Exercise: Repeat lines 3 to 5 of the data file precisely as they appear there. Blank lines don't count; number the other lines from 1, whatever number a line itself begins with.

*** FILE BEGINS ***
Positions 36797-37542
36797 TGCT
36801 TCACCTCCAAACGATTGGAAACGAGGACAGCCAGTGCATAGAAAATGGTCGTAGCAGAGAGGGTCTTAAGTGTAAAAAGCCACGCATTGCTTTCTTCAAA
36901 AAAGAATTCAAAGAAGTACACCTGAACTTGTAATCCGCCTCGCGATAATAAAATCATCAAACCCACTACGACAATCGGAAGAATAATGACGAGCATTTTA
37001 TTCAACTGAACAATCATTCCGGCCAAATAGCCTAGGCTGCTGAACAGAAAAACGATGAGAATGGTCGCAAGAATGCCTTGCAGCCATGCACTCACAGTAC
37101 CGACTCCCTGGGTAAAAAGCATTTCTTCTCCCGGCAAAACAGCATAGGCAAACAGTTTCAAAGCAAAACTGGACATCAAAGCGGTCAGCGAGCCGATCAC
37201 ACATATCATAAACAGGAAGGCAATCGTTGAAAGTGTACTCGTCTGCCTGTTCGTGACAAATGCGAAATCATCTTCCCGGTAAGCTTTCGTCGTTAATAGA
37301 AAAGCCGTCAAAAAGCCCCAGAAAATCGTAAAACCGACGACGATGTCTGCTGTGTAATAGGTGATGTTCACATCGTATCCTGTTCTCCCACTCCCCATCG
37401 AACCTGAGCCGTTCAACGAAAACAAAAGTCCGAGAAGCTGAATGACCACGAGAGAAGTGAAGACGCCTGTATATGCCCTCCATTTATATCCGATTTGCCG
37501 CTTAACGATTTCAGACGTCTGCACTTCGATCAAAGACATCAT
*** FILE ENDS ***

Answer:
36801 TCACCTCCAAACGATTGGAAACGAGGACAGCCAGTGCATAGAAAATGGTCGTAGCAGAGAGGGTCTTAAGTGTAAAAAGCCACGCATTGCTTTCTTCAAA
36901 AAAGAATTCAAAGAAGTACACCTGAACTTGTAATCCGCCTCGCGATAATAAAATCATCAAACCCACTACGACAATCGGAAGAATAATGACGAGCATTTTA
37001 TTCAACTGAACAATCATTCCGGCCAAATAGCCTAGGCTGCTGAACAGAAAAACGATGAGAATGGTCGCAAGAATGCCTTGCAGCCATGCACTCACAGTAC